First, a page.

Richard Luftig

Richard Luftig is a former professor of educational psychology and special education at Miami University in Ohio and now resides in California. His poems have appeared in numerous literary journals in the United States and internationally in Canada, Australia, Europe, and Asia. Two of his poems recently appeared in Realms of the Mothers: The First Decade of Dos Madres Press. His latest full-length book of poems is available from Unsolicited or from He lives with his wife, Diane, who has been nominated for sainthood.

Painting a House

The second story is where
ghosts reside, where coat
after coat has been slapped
on, dripped over, in an attempt
to seal them in, make their past
stories keep still. When we first
bought the place my wife 
brought home from the paint store 
a hand-fan of colors, more peacock
than book, that burst into hues
and shades that even a colorblind 
person like me could mostly see.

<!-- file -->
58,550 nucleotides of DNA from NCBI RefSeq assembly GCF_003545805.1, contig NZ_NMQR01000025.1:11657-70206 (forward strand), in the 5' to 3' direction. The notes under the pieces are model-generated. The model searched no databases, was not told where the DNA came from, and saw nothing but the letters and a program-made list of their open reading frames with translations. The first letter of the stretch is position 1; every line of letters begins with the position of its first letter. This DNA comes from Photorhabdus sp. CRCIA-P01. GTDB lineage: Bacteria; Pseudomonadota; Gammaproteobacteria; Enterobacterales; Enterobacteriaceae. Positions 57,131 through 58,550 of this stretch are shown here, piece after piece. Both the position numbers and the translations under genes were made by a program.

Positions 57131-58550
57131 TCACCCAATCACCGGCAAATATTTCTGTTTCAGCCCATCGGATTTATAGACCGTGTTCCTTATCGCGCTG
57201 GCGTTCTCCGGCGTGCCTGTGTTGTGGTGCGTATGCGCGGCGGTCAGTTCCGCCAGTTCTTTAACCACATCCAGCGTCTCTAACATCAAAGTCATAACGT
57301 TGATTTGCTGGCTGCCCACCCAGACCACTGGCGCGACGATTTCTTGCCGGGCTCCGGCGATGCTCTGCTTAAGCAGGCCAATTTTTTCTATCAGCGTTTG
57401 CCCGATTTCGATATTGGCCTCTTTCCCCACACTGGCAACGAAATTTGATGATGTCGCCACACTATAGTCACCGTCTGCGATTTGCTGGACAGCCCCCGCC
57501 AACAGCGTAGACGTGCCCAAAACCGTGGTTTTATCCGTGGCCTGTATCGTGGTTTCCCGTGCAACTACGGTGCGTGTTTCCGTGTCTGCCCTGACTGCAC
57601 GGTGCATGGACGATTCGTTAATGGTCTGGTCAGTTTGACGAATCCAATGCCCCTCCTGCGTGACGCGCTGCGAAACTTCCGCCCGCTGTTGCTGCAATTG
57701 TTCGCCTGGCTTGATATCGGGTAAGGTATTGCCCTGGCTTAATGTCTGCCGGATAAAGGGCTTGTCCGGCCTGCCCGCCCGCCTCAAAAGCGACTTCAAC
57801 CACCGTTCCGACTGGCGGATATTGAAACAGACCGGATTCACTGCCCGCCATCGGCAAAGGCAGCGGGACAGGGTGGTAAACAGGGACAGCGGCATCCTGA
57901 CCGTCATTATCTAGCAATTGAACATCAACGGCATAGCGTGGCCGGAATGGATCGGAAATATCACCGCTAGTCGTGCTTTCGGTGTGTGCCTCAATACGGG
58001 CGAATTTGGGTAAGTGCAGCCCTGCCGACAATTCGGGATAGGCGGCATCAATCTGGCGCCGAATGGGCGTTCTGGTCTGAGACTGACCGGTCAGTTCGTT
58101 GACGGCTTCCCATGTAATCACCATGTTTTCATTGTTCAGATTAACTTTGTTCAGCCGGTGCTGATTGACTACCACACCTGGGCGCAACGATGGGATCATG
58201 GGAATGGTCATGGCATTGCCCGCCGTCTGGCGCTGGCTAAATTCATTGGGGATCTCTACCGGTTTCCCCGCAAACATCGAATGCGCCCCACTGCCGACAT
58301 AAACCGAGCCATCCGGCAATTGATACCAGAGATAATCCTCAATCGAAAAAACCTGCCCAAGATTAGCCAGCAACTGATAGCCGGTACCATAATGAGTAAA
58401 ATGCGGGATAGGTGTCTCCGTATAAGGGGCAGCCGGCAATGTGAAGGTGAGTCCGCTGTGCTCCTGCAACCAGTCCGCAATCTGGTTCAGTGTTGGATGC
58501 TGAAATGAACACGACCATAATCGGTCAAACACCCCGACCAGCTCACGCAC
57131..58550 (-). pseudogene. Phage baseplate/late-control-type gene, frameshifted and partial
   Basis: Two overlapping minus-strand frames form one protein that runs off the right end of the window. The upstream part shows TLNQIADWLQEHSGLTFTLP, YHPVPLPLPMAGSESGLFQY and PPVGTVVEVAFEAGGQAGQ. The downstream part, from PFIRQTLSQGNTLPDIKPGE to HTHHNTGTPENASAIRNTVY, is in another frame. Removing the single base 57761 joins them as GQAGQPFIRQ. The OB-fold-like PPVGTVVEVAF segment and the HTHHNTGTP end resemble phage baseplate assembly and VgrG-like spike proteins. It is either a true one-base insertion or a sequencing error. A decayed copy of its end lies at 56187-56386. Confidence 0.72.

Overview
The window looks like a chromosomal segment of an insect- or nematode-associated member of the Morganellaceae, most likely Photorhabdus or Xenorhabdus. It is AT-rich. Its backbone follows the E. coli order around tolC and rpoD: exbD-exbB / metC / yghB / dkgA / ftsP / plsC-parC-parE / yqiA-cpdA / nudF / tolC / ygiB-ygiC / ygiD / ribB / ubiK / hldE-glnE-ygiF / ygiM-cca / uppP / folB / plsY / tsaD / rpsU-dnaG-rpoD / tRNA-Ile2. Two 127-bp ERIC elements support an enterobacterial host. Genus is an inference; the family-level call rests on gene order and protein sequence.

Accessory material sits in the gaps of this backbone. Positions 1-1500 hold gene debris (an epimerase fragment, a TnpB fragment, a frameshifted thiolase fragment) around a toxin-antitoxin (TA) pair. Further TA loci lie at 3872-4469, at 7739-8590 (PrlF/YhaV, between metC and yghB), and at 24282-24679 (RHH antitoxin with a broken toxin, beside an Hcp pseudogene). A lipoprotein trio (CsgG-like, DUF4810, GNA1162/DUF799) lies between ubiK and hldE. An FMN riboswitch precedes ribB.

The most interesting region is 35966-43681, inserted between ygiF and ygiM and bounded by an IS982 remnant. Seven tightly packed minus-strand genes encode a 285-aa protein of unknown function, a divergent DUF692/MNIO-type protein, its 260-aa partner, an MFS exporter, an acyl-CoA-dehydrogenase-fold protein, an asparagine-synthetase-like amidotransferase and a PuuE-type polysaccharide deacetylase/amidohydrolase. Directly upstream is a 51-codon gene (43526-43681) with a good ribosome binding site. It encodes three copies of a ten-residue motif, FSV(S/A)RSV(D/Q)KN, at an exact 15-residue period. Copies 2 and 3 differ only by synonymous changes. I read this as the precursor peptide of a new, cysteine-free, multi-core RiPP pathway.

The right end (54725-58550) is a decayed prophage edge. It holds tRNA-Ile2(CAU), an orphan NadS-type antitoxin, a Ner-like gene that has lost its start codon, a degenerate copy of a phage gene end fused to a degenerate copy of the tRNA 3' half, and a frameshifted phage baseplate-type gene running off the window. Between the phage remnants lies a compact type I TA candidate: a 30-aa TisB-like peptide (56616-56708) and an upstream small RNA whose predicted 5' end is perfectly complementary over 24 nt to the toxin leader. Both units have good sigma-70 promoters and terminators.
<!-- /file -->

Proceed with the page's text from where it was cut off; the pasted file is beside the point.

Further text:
We’ll each pick one, she said,
and see if we can agree. 
I picked and she shook her head
in amazement. That’s a  great color
if you want to paint a parakeet 
but there’s no way it’s going on our house.
So that is how I am now at an angle
on this forty-foot, two-extension ladder 
with rungs that bend and vibrate 
under my feet liked piano strings,
as I hold on with one hand, brush 
in the other, more red paint on me than the house,
trying to swab a new life into the place, 
but where, if I can get my ear close 
enough to the shingles, I hear wisps
of old dance tunes, Dorsey, perhaps,
or Glenn Miller and if I squint 
and look down without getting
too dizzy, I see the dreams
we will live together,
hear patient spring approach
at the end of each mountain winter,
and smell pink roses that waft
from the covered trellis walls.